“We are also looking at ways to make sustainable travel fun and developing experiences around the Singapore water story, the Singapore garden city story and others like that. Our mission is to be an urban destination with a small footprint.”
Stephen Tracy, chief operating officer, Milieu Insight, also noted that overall traveller confidence is high with the desire to travel higher with the pandemic. That desire is being translated into action with the removal of government restrictions. “There’s a six-week wait to get a passport in Singapore, a good sign,” he said. “As restrictions are starting to loosen, our data shows more interest in domestic travel, especially in Thailand, Indonesia and India.”
Hermione Joye, sector lead, travel, APAC for Google said, “The ‘revenge traveller’ is very spontaneous, digital-minded, and spending longer time in destination and they’re very immersive. They tend to be nature-based first, then moving back into cities. They have a high interest for luxury travel and they are sharing their experiences with their friends throughout.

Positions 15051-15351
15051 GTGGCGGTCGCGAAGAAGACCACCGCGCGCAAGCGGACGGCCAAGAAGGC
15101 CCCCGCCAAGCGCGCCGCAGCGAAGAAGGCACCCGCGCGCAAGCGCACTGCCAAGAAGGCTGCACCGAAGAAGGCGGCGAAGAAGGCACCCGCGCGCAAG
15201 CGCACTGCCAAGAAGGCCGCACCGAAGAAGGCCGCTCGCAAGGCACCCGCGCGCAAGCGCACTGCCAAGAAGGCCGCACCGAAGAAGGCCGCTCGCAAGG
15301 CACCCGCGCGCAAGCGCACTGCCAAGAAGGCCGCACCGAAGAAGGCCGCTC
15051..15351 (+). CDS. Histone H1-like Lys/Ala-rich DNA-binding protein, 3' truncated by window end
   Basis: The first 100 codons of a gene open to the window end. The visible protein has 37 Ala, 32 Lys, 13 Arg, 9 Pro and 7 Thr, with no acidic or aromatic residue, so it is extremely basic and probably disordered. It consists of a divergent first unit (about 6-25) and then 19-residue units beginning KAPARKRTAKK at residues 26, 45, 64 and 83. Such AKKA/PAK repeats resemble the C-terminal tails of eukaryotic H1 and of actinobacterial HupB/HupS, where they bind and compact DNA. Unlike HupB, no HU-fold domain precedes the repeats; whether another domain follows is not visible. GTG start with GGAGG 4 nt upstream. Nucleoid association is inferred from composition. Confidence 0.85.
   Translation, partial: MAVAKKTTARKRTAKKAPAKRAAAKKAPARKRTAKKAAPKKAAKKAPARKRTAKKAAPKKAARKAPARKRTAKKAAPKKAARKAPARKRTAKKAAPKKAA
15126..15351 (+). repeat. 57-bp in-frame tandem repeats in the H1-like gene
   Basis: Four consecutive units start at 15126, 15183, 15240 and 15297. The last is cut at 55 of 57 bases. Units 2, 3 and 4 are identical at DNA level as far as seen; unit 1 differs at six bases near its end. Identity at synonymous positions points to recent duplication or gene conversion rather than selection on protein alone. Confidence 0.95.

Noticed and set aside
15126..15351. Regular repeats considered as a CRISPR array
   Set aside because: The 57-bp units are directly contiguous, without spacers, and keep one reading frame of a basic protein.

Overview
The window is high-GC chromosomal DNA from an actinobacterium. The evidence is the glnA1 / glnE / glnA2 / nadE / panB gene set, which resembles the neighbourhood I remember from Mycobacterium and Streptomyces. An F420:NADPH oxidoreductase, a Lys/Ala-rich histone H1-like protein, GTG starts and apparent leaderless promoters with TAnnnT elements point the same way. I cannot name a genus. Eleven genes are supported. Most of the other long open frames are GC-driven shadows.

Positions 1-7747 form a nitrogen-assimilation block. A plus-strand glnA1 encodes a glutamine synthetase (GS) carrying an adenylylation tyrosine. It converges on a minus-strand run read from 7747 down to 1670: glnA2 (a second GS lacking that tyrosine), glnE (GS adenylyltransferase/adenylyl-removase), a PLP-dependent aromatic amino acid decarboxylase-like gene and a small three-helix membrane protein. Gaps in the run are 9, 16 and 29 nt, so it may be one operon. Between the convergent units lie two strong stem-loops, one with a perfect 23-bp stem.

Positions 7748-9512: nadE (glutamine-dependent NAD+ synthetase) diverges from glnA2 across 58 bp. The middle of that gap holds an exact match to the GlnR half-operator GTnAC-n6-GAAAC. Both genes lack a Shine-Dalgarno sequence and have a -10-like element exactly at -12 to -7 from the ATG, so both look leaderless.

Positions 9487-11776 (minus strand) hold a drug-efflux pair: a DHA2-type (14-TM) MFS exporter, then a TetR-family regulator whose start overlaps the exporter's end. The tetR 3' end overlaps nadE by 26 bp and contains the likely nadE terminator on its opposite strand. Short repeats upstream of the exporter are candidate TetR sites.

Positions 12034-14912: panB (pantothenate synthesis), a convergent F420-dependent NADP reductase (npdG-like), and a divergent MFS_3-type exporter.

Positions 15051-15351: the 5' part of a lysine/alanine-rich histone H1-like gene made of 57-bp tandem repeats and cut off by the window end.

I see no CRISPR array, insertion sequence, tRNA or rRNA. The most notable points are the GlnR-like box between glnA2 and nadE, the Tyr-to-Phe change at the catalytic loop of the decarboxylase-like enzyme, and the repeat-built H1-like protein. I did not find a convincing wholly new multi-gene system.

“They’re reminding everyone how fun it is to travel and they’re spreading the word. Businesses have a higher level of trust with flexible work and enabling teams to work – even from different countries.”
However, with customers intent on “revenge travel”, how much attention will they pay to sustainability, realistically speaking?